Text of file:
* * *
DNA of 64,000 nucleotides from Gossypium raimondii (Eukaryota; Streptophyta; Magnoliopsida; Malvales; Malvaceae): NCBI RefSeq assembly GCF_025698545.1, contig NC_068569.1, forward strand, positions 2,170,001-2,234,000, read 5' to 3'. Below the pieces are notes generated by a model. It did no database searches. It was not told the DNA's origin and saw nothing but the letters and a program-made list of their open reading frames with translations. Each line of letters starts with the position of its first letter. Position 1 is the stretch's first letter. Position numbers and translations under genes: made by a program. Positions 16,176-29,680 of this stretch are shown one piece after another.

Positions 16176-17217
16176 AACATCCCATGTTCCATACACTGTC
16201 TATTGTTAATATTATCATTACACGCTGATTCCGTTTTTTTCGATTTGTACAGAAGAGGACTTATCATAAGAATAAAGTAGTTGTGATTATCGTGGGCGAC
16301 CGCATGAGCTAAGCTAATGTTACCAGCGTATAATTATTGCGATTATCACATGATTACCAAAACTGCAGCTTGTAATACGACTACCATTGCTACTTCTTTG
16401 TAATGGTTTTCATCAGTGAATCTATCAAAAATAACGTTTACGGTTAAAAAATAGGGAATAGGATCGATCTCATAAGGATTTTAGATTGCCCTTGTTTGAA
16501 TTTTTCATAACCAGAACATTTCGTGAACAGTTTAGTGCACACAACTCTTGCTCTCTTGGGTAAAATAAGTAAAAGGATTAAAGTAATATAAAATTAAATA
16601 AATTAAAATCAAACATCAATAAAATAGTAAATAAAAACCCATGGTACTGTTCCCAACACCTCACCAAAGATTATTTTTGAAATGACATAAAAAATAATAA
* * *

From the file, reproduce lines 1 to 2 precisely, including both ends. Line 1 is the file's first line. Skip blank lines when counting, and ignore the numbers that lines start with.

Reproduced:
DNA of 64,000 nucleotides from Gossypium raimondii (Eukaryota; Streptophyta; Magnoliopsida; Malvales; Malvaceae): NCBI RefSeq assembly GCF_025698545.1, contig NC_068569.1, forward strand, positions 2,170,001-2,234,000, read 5' to 3'. Below the pieces are notes generated by a model. It did no database searches. It was not told the DNA's origin and saw nothing but the letters and a program-made list of their open reading frames with translations. Each line of letters starts with the position of its first letter. Position 1 is the stretch's first letter. Position numbers and translations under genes: made by a program. Positions 16,176-29,680 of this stretch are shown one piece after another.

Positions 16176-17217